Study on link between heatwave in India and climate crisis in the offing
Amid talks of climate crisis, there were intense heatwave spells from March 11 to 19, March 27 to April 12, April 17 to 19, and April 26 to 30, according to the India Meteorological Department (IMD)
Whether the extremely high temperatures seen in India in March and April this year can be directly attributed to human-induced climate change, and to what extent, would be revealed in a study in the next 1-2 weeks by the World Weather Attribution network, a global collaboration of climate scientists.
The network is expected to provide clues on how the climate crisis could have led to such extreme weather in the subcontinent, scientists Sarah Kew of Koninklijk Nederlands Meteorologisch Instituteand Robert Vautard, director, Institute Pierre-Simon Laplace said at a workshop on heat stress on Saturday.
There is only a one in a hundred chance of such a heatwave spell occurring every year, they said, stressing that the event was rare because of the large area that was affected, the unusually long duration and the early onset in spring.
There were intense heatwave spells from March 11 to 19, March 27 to April 12, April 17 to 19, and April 26 to 30, according to the India Meteorological Department (IMD). March this year was declared as the hottest in 122 years since the weather bureau started maintaining records.
The network is studying the 2022 heatwave event because of its large-scale impacts, such as crop damage, forest fires, power shortage, coal crisis, large rain deficit, school closures, and record temperatures in many weather stations. They are using five climate models to delve into the reasons.
The scientist network had earlier analysed the record high temperature of 51 degrees Celsius in Rajasthan in May 2016. By some accounts, it was the third-highest temperature ever documented globally. It was a short duration event of around 3-4 days and was mostly localised, making it different from what was experienced this year.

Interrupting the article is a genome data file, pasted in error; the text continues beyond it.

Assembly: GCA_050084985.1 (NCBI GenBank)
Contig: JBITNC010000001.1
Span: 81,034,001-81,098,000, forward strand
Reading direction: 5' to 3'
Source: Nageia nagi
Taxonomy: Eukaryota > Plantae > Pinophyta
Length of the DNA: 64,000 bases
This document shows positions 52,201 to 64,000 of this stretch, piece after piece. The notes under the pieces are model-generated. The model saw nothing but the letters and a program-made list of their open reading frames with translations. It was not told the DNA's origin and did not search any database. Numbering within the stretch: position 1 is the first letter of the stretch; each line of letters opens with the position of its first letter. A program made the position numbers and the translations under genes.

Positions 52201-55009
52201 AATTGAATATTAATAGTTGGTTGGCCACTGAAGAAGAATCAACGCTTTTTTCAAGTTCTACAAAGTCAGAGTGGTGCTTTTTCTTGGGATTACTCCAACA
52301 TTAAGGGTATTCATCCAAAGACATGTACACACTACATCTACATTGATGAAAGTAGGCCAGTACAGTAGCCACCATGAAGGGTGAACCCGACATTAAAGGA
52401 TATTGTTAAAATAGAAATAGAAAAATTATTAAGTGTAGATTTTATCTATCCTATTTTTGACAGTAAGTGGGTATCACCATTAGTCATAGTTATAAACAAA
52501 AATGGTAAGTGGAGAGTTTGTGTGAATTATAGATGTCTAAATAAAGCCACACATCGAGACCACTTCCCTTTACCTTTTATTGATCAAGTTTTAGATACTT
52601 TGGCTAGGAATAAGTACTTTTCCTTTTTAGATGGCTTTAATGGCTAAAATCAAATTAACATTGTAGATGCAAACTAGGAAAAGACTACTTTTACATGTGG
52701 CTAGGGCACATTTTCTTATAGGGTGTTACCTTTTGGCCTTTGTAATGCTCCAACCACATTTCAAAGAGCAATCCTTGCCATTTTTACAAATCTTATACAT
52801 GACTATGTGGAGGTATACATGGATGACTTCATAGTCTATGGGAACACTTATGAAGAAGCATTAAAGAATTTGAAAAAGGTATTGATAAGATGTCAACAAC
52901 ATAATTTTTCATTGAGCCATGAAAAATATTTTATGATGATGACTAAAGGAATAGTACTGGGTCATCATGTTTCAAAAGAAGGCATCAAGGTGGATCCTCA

While not attributing the 2016event directly to the climate crisis, the network had said impacts of heatwaves are considerable and increasing due to increasing air pollution and humidity in the region.
Although the 2022 heatwave was unusual, such events are occurring more often, Vautard said.
The WWA team includes scientists from IIT Delhi, IIT Mumbai, Imperial College London, New Zealand Climate Change Research Institute, and others. the network is also consulting India’s weather office to analyse the 2022 heatwave event.
“IMD has been saying that the intensity and frequency of heatwaves are increasing and expected to increase further. It should not come as a surprise to us,” said RK Jenamani, who participated in the workshop organised by Climate Trends, a climate communications organisation, on Saturday in Goa.
“We are past the phase of asking if each of these extreme weather events is due to climate change and focus on mitigation and adaptation,” Roxy Mathew Koll, climate scientist at the Indian Institute of Tropical Meteorology, had said on May 3. “The question has become obsolete and a frequent distraction from working towards climate solutions.”
Meanwhile, further heatwaves are likely over many parts of northwest India in the next two days, IMD has warned. Severe heatwaves are likely in many parts over Rajasthan on Sunday, it said.
Heatwaves are also likely in many parts of Madhya Pradesh on Sunday and May 16-17. Parts of Punjab, Haryana, Delhi, Uttar Pradesh, Jammu, Vidarbha and Jharkhand will also experience high temperatures on Sunday.
On Friday, maximum temperatures were 44-47 degrees Celsius over most parts of Rajasthan and in some parts of western Madhya Pradesh, and 40-44 degrees over most parts of East Madhya Pradesh, Vidarbha, Uttar Pradesh, Punjab, Gujarat, Haryana, and in isolated pockets of Marathwada, Bihar, Jharkhand, Chhattisgarh, Odisha, Telangana and Jammu.
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